It is entirely possible that the information you come across at the courthouse or Assessor’s office is incomplete, which is why I always recommend hiring a title officer. That way, you can be certain that you have all the information you need to move forward. What’s more, working with a title officer will also award you the opportunity to acquire title insurance.

Property title

How Long Does Title Work Take?

The amount of time it takes to gather information to put together a title report is entirely dependent on the person gathering the information. More often than not, an attorney or title officer can get the information to a buyer a few days after they have come to an agreement with a seller. However, inexperienced buyers could take much longer to gather the information they need if they decide to neglect the services of a professional.

How Much Does Title Work Cost?

The cost of a title search isn’t all that expensive, especially when you consider the cost of everything else over the course of a real estate transaction. Nonetheless, a title search can run somewhere in the neighborhood of $100, according to FinancialWeb. It is worth noting, however, that the title search typically comes with title insurance. As its name suggests, title insurance will insure the results of the title search. “If any claim is brought against the property as a result of a pre-existing problem with the title, title insurance can cover the expense,” according to Financial Web. Not surprisingly, title insurance will come at an additional cost. According to the Federal Reserve, “a lender’s policy on a $100,000 loan can range from $175 in one state to $900 in another.”

Who Pays The Preliminary Title Report?

The cost of the preliminary title report is typically included in the closing costs of a deal. As a result, the buyer is typically expected to pay the fee for the title report. There are, of course, exceptions, and just about everything can be negotiated, but for the sake of this article, buyers are going to be expected to pay the closing costs (which will include the title search/report).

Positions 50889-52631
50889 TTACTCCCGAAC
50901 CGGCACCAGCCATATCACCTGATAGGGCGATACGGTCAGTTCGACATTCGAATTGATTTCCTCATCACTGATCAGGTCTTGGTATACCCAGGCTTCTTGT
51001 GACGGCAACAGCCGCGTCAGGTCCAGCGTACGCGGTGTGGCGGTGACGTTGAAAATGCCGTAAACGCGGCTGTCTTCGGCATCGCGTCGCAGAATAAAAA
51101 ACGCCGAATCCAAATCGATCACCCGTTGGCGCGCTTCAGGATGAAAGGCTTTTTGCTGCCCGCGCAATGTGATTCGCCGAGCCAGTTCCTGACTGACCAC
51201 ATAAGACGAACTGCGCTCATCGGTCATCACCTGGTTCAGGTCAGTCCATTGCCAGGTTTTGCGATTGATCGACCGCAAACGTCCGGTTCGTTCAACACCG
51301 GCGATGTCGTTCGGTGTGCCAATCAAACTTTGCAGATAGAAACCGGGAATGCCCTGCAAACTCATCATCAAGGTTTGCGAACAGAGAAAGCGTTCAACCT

Common Property Title Problems When Buying A House

A number of issues have the potential to show up on a title report, but some of the most common are those outlined below:

  • Liens: A lien is a legal claim of ownership listed on the title of a home. It is worth noting that anyone owed money by a homeowner can file a lien on a home, not excluding utility companies, contractors and tax departments.
  • Easements: Easements represent another person’s right to use the land for a specific purpose. While not as common as liens, and may not eve prevent a property from selling, you must keep an eye out for easements.
  • Encroachments: As the term suggests, encroachments identify pieces of property that encroach on other people’s land. That means the property you are looking to buy might encroach on another person’s land, or vice versa. Either way, a title report will bring these issues to light.

Have you ever had any issues with a title report? Better yet, do you have any suggestions for your fellow readers? Feel free to let us know in the comments below.